Scenario 1: Trading Rodgers in 2020

This is the most unlikely of all scenarios. First of all the Packers signed a good number of free agents in 2019 and teams don’t sign those kind of free agents, go 13-3, make the NFC Championship game and then blow it up. It would make no sense whatsoever. The Packers have also already committed to Rodgers almost his entire salary for the year due to a late 2019 restructure that was proactively negotiated in the event a new CBA was not signed by the start of the new League Year. Rodgers salary for the year is just under $21.1M and he has already been paid all but $2.05 million of that salary so there would be zero financial benefit. The salary cap cost would be astronomical, $51.1 million, a loss of over $24M in cap room. Green Bay does not even have the cap space to do that move. In theory they could wait until after June 1 to make a trade which would split that as $19.592 million this year and $31.556 million next season. Still it makes no sense for the organization.

Scenario 2: Trading/Cutting Rodgers in early 2021

Things get a little more interesting next season. Rodgers counts for $36.35 million on the salary cap while playing on a $22 million salary. Rodgers also has a $6.8 million roster bonus that is due by the third day of free agency so any move would need to be made before that. It basically gives them an official two day window to execute a trade. This is still not a cheap option. Both moves would cost the team $31.556 million in cap dollars though that would free up around $4.8 million in cap space. If they wait until after the roster bonus is paid however the dead money jumps by $6.8M meaning he will remain on the team.  If the NFL is seriously impacted by the Covid-19 outbreak there may be some logic in freeing up cap room and bailing on a high salary for the year, though you would think QB would be the last position teams look at for that.  Provided teams do not get into a cost protection mode next year Rodgers would definitely have big trade value because his salary average is currently at $24.3M for the three years. This is likely the optimum trade year for the Packers but the cost is high so they would need to be blown away by an offer.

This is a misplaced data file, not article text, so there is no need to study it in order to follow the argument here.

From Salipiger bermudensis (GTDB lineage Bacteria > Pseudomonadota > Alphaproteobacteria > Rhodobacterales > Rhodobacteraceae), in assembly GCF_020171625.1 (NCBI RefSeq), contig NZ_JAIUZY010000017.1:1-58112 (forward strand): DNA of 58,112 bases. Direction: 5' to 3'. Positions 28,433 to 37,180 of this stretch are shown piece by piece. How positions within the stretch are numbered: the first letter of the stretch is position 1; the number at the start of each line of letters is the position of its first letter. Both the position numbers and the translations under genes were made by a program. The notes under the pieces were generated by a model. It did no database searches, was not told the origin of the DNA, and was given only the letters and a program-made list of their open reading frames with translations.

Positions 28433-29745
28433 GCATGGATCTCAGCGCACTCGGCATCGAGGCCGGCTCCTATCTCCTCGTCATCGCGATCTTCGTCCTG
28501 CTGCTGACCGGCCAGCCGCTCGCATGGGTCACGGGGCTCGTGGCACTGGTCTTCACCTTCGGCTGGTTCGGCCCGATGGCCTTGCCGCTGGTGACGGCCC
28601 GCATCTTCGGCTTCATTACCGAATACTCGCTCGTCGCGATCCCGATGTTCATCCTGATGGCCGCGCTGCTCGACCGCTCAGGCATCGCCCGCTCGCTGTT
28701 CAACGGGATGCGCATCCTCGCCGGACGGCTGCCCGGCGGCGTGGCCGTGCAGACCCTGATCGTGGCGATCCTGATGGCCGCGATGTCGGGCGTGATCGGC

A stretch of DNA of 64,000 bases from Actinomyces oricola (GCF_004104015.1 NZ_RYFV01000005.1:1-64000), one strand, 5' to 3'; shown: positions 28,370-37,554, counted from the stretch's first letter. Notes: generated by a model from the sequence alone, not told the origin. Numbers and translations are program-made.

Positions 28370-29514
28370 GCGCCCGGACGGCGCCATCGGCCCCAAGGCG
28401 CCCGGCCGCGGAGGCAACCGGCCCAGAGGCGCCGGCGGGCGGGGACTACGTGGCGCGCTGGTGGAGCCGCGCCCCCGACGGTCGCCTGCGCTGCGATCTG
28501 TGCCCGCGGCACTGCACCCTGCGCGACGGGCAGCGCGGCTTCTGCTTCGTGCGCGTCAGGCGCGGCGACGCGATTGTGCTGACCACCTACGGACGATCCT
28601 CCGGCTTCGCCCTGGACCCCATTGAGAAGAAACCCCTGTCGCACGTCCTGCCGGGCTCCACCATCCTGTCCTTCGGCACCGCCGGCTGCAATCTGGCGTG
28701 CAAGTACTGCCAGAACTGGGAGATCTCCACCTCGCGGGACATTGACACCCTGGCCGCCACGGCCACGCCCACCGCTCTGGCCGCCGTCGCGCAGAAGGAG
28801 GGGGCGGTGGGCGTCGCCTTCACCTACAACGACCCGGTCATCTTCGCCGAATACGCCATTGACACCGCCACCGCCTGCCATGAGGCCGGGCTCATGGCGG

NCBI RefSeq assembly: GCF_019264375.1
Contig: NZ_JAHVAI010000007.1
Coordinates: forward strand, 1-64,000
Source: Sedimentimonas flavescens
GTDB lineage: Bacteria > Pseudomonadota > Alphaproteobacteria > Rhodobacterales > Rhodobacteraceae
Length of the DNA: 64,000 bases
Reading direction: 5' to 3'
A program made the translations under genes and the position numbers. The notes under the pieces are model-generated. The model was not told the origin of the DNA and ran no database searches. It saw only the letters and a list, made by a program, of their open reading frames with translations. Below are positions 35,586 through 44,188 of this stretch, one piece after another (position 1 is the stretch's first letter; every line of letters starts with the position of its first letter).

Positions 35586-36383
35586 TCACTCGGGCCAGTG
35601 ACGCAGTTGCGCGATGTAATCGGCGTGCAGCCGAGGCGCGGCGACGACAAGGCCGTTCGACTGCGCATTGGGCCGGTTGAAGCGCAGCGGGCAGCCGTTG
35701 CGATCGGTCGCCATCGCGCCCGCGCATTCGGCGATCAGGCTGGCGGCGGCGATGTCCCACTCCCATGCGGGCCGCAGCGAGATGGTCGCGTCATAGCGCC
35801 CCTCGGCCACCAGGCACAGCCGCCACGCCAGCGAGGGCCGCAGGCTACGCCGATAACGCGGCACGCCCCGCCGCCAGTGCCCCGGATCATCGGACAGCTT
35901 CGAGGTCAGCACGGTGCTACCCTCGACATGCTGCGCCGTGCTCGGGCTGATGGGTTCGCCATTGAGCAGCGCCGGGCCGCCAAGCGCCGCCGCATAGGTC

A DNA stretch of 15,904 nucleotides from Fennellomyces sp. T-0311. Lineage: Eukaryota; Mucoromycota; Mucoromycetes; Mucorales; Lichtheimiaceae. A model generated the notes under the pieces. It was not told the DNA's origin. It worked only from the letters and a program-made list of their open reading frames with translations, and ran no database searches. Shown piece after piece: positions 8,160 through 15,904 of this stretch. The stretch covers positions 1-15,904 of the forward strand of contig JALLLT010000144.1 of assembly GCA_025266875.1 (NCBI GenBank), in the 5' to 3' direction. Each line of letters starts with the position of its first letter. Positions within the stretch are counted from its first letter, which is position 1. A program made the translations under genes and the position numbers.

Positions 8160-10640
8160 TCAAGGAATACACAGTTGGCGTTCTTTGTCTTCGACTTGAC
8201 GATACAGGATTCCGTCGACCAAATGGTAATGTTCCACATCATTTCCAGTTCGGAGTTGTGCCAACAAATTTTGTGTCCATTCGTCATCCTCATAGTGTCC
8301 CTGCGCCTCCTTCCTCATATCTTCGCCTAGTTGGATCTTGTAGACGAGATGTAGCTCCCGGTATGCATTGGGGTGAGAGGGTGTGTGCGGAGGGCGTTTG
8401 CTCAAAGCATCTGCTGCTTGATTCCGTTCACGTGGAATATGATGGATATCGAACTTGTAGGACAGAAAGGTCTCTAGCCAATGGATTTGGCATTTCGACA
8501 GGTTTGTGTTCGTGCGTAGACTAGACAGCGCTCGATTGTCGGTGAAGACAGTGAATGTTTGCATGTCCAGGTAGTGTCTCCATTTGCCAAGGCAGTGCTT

Scenario 3: Cutting Rodgers as a Post June 1 Designation in 2021

This would be the most financially beneficial of the early options. To make this worthwhile Rodgers would have to be cut on one of the first two days of free agency to avoid triggering the roster bonus mentioned above. The Packers, who rank around 22nd in projected 2021 cap room, would have to carry Rodgers at his full $36.35 million cap number until June 2, even if he is on another team at the time, but would then get a salary cap windfall on June 2, picking up $22 million in cap room, which would be huge especially if the salary cap shrinks. In this scenario Rodgers would count for $14.352 million dead in 2021 and $17.204 million dead in 2022. I did not include a trade option here because no team is waiting until June 2 to execute a trade nor are the Packers paying a roster bonus to just trade him.

Scenario 4: Cutting/Trading Rodgers in 2022

If Scenario 3 does not play out then this is pretty likely. If this does not happen it means either Rodgers recaptured his MVP form or Love is a total flop. You don’t draft a QB to sit him for three seasons unless there are extenuating circumstances. Ideally this is also the best time from a cap standpoint to make the transition because it would likely block Love from earning a high end option escalator which is going to be based on Pro Bowl selections and block him from the third highest 5th year tender which is going to require either 75% playtime from 2020 to 2023 or 50% playtime in each of his first three years which he cant reach by riding the bench for two seasons. Rodgers has a $39.852 million cap charge in 2022 and the cost to cut Rodgers would be equal to just $17.204 million, a savings of $22.7 million. There is almost no difference between this and June 1 designation so the June 1 would make zero sense in 2022. A team acquiring Rodgers via trade would pick up a contract worth $25.5M in base value over the two seasons. That is the current going rate for the old QB so its probably a perfect match if he can still play.

So here are the  scenarios and costs/cap savings in each

TransactionDead Money (Year N)Dead Mone (Year N+1)Cap Savings (Year N)Cap Savings (Year N+1)
Cut/Trade in 2020$51,148,000$0($29,506,000)$36,352,000
Post June 1  in 2020$19,592,000$31,556,000$2,050,000$4,796,000